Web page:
Treatment Overload

Any cancer treatment can hit HIVers especially hard—it “really whacks your immune system,” says New York City anal surgeon Stephen Goldstone, MD. “The complication rate in HIV positive people taking chemo or radiation may be twice that of HIV negatives,” he says, adding, “the earlier you catch [cancer], the less severe the side effects.” Chemo often produces nausea, vomiting, mouth sores, anemia (low red blood cells) and neutropenia (low white blood cells)—conditions HIVers may already face.

The risk of serious side effects is greater in people with fewer than 200 CD4 cells. Roger Waltzman, MD, an oncologist at St. Vincent’s Comprehensive Cancer Center in New York City, says, “For people whose HIV is not well controlled, these treatments are more difficult to endure”—and cure rates are lower. “There’s a greater risk of infection,” he adds. UCSF’s Berry argues that “the benefits of treatment are worth the price of the side effects,” and that HIVers should “customize” therapy, not avoid it. “The patient might not be able to receive full doses of radiation and chemo because of unacceptable side effects,” he says, though cutting doses may cut effectiveness. Various drugs and treatments can help you tolerate the side effects.

Oliveras, whose CD4 count was 140 when she began cancer treatment, had a particularly rough time. “For those three months, I had a lot of tissue damage, and my skin burned and peeled [from the radiation],” she says. “I blew up real big from fluid. I lost feeling in the bottom of my legs and couldn’t walk. I’m getting therapy for it now. I was very scared. I didn’t think I was going to make it. I thank God for giving me the faith to go through it.”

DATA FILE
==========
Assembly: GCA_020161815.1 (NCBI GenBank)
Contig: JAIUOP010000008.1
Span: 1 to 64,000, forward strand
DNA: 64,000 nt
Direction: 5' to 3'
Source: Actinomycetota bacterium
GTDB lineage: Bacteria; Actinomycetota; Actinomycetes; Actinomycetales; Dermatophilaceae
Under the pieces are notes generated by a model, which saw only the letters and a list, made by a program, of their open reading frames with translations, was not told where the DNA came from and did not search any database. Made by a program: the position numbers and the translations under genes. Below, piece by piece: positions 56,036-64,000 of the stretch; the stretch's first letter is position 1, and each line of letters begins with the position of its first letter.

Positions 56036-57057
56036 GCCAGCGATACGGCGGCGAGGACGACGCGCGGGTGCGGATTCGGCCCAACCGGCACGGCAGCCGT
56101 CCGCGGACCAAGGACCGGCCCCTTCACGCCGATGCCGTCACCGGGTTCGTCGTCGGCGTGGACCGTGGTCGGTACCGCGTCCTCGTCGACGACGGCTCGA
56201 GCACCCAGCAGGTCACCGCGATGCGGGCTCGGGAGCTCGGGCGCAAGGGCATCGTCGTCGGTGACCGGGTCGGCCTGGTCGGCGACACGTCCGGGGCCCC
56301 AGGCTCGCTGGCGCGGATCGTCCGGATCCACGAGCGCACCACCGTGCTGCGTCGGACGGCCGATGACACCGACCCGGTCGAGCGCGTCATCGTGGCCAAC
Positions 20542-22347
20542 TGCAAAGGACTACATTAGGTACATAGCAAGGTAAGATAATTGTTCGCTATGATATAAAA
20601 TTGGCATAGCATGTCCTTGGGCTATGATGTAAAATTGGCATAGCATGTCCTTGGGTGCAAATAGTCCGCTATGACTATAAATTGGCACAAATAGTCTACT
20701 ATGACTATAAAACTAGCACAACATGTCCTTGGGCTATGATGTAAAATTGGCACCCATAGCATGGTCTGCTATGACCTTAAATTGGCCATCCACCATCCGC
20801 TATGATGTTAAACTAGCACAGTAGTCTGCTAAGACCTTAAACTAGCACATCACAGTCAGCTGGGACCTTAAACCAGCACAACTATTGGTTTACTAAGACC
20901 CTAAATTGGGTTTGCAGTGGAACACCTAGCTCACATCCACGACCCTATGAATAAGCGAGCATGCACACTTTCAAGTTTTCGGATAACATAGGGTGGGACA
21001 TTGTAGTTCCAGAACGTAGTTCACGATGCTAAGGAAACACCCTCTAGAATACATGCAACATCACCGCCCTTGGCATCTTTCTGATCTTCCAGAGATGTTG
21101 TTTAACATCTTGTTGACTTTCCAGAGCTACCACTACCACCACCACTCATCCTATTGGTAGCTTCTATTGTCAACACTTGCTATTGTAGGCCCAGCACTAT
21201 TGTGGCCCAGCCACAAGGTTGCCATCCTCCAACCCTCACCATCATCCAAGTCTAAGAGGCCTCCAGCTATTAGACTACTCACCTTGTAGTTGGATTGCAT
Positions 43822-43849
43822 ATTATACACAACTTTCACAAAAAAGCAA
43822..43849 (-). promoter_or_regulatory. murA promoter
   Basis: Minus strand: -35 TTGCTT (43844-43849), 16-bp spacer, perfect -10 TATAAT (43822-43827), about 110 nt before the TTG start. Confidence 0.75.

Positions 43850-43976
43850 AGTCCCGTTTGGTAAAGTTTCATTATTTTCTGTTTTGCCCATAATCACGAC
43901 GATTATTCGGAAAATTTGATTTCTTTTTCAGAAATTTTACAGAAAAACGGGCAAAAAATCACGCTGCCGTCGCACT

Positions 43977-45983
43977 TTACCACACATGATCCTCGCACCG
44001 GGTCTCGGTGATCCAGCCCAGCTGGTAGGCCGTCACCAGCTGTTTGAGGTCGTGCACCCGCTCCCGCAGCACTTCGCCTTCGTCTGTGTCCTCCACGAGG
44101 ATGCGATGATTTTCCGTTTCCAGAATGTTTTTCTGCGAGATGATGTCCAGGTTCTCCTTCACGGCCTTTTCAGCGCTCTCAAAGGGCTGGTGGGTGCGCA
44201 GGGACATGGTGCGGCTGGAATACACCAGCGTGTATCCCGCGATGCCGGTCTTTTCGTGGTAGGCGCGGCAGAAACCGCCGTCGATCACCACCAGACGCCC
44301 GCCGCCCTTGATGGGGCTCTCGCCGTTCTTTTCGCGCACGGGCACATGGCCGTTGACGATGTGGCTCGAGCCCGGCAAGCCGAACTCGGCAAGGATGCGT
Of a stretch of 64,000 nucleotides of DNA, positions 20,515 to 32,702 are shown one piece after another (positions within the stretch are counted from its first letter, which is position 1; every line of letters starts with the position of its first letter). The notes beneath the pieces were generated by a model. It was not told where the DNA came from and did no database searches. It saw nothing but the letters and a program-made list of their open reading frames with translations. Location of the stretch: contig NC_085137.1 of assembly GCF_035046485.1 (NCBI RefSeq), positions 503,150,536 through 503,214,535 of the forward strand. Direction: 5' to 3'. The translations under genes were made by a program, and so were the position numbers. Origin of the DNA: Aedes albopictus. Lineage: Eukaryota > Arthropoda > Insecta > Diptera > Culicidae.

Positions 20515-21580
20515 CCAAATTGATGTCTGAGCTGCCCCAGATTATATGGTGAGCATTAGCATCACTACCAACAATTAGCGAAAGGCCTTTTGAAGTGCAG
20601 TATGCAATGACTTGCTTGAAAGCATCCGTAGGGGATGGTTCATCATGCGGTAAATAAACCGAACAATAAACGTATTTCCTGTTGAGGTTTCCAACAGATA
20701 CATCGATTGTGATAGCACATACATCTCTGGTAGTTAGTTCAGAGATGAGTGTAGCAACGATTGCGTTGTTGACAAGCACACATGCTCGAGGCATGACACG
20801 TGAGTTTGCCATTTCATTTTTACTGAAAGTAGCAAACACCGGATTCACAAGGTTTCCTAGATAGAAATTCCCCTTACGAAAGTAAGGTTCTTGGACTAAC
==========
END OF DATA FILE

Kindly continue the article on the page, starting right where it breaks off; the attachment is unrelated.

Should HAART continue during chemo? “My sense is it should—to control HIV,” Waltzman says, adding that the primary-care doc, cancer specialist and HIVer must decide this together. Oliveras was nauseated during chemo and had to ditch HAART. “We were able to restart the same meds after chemo and radiation ended—about a month later—and her viral load came right back down,” Zeller says, “though her CD4 cells have yet to recover from the cancer treatments.”

Zeller reflects on Wynn and Oliveras. “This situation really tugs at my heartstrings,” she says. But, Zeller adds, both women are doing well and have good prospects of continuing that way. And Berry says, “Lots of people [have] very good outcomes,” even when radiation or chemo can’t be avoided.

There’s a lot you can do to avoid anogential cancer. “People at risk should be seen regularly by experienced and knowledgeable doctors,” Berry says. “The real goal is to prevent cancer,” he adds, and if that fails, “to detect it at the earliest stage possible, so it can be treated effectively.” Or, as Oliveras puts it, “Whoever has a little wart on your vagina, vulva or rectum, take care of it.”


Don't Sit on It

Act now to preempt anogenital cancer

Clean up your act: Quit smoking, a known anogenital risk.Take vitamins B 6, C and E, as well as folic acid and selenium daily.

Watch and deal with it #1:
WOMEN: Have annual cervical Pap smears (twice in the first year after your HIV diagnosis).
-If abnormal cells appear, schedule a colposcopy (a lighted microscope views cervix, vagina and vulva).
-A biopsy of abnormal tissue is the best way to detect or rule out cancer.
-These procedures screen for precancerous high-grade squamous intraepithelial lesions (HSILs). If they’re found, removal is strongly recommended to prevent cervical cancer.
-Warts; dark, rough or raw areas; a lump; discharge; bleeding; or pain? See your ob-gyn (preferably one with HIV experience) immediately.

Watch and deal with it #2:
WOMEN and MEN (even if you’re not having anal sex): Have a yearly digital (finger) rectal exam.
-If high-resolution anoscopy (HRA, like a colposcopy of the anal canal) is available, have a yearly anal Pap smear. If it’s not, have your doctor do periodic digital exams. If a Pap finds abnormal cells, schedule HRA and biopsy. If HSILs are detected, see a colorectal specialist. HSILs can be precancerous, says UCSF’s J. Michael Berry, MD, and must be monitored and treated, even though most don’t become cancer.
-See your doc immediately if you have anal/rectal bleeding, pain or a hard lump or anything abnormal in your anus.
-The prevention message to doctors, Berry says, is: “Stick your finger in, and refer to an anal surgeon if you feel anything abnormal.”
-If you do need surgery, nutritionists say the road to a speedy recovery is paved with protein and calories, a potent multivitamin/mineral and amino acids arginine and lysine to heal wounds and boost immunity.